In civil law, a judgment is a court-ordered establishment of a legal debt. It is usually the result of a lawsuit. Once entered, a creditor has a guaranteed right to collect on the debt using any legal means available. Likewise, the debtor has a legal responsibility to pay. Having said all that, all judgments are negotiable to some extent. Why? Because time works in favor of debtors.
State laws governing civil judgments vary. As a general rule, a standard judgment is enforceable for 7 to 10 years. Most states allow creditors to renew judgments prior to their expiration. Even so, if a creditor is still looking at trying to collect 10 years after the fact, is continuing to pursue the judgment worthwhile?
Savvy attorneys specializing in collections are thoroughly familiar with enforcement limits. They also know that time is a friend to the debtor and an enemy to the creditor. Negotiating the debt is a way to quickly settle.
Everything Takes Time
Everything in civil court takes time. If you want to sue someone to collect a debt, you have to serve the debtor according to state law. The debtor generally has anywhere between 20 and 35 days to respond. Then you go to court. If you win the case, your judgment is not entered immediately. Instead, it takes the court clerk several weeks to complete the filing. It could be several months if the court is bogged down at that time.
Next, you may have to bring the debtor back to court in order to force him to answer questions about his finances under oath. If that’s the case, the court has to issue a summons. The debtor has the opportunity to respond to that summons prior to the court date.
Assuming all goes as planned, you and your attorney or judgment collection agency must begin the process of extracting payment. You might try to make payment arrangements initially. But because the debtor doesn’t respond to your phone calls and emails in a timely manner, it could take you 30 to 60 days just to determine that he has no intention of setting up a payment plan.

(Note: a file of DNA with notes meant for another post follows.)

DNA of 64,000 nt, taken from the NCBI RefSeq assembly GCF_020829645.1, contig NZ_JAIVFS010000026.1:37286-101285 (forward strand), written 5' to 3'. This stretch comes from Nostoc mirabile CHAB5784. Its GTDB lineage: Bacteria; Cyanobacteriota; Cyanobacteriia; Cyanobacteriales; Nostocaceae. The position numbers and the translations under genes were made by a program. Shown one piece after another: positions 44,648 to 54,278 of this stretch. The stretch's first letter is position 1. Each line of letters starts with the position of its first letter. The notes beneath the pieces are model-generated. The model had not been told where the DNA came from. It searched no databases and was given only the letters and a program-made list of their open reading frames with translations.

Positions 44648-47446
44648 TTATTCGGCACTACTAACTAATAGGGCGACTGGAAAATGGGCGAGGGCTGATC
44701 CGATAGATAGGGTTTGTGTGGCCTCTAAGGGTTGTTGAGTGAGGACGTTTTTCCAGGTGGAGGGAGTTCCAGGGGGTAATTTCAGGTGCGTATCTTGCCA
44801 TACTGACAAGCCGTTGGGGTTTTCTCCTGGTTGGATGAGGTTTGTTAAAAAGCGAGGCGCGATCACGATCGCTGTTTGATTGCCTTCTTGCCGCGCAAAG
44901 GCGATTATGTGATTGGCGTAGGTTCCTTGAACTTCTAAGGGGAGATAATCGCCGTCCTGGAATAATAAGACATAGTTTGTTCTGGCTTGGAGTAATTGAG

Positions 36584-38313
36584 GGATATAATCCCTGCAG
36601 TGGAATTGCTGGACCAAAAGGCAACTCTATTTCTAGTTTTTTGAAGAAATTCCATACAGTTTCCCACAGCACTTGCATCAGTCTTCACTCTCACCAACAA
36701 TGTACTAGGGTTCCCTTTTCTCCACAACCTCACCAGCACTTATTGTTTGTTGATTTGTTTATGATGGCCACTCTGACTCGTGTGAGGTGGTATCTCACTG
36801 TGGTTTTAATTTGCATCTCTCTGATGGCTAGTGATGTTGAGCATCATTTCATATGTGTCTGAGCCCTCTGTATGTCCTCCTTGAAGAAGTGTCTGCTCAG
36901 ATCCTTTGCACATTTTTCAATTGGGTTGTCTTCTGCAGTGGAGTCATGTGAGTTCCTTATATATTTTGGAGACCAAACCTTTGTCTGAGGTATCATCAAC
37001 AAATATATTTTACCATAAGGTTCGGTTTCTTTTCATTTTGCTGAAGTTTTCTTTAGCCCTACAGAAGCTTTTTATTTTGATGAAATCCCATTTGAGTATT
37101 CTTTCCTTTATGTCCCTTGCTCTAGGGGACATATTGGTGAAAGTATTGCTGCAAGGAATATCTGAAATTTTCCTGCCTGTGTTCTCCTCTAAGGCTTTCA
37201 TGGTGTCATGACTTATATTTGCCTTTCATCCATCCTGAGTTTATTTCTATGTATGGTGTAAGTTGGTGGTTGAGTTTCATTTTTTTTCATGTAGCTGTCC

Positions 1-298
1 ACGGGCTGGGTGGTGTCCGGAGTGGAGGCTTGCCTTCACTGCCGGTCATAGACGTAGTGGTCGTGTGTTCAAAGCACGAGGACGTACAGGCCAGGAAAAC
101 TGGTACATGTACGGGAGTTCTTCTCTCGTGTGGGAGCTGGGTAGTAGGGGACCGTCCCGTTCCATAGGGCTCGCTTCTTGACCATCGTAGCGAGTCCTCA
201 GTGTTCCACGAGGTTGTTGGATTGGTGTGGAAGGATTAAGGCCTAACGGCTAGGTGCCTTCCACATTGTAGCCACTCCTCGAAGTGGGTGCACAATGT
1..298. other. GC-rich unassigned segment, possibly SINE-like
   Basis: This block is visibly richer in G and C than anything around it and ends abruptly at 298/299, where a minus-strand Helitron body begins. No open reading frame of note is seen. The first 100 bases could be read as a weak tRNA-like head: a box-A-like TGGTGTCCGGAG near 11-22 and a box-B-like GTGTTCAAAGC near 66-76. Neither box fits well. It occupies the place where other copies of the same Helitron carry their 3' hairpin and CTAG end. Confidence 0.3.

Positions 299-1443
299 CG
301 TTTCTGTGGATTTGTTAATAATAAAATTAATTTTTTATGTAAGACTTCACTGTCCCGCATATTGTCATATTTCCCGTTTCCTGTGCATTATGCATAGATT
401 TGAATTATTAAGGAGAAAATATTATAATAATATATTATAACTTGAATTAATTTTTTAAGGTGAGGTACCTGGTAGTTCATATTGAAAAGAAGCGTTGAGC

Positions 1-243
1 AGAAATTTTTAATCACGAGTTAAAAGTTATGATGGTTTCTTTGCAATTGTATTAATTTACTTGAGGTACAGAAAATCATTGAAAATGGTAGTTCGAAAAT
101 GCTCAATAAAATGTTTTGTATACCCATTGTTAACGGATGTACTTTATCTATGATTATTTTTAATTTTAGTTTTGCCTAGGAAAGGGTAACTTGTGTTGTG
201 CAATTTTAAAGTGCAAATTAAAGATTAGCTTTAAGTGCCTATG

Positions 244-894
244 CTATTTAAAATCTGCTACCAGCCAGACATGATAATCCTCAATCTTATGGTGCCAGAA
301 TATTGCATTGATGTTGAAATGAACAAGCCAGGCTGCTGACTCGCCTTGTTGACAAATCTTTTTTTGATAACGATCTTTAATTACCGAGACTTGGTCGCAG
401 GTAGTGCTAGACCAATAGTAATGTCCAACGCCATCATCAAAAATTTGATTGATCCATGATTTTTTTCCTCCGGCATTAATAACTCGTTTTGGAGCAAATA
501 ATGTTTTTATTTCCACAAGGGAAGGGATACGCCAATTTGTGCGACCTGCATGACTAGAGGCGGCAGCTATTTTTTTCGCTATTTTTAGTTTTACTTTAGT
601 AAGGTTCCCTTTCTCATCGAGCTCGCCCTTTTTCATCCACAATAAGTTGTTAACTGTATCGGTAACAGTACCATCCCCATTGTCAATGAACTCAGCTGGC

Moving on to Other Means
Some 6 to 12 months after the fact, you may determine that eliciting the debtor’s cooperation isn’t going to work. You will find other means. Perhaps you will attempt wage garnishment. Maybe you will look at asset seizure or property liens instead. Regardless of your choice, more time is required to fulfill your legal obligations.
Garnishment takes some time to set up. Once in place, it could take years to generate enough money to pay off the debt. As for liens and levies, they take time to enforce. Liens can be especially lengthy because the debtor could hold on to a piece of property for years before trying to sell it.
All of this is bad enough, but what do you do if debtors make every effort to hide their assets and whereabouts? Just tracking them down can take more time than you want to spend.
Time Frustrates Creditors
The most important thing to know here, according to Salt Lake City’s Judgment Collectors, is that experienced debtors know just how much time frustrates creditors. Debtors know that if they stonewall long enough, most of their creditors will eventually give up.
As a result, creditors are often willing to negotiate. They will take less than they are owed just to get it over and done with. They would rather settle for less then put in the time necessary to collect in full.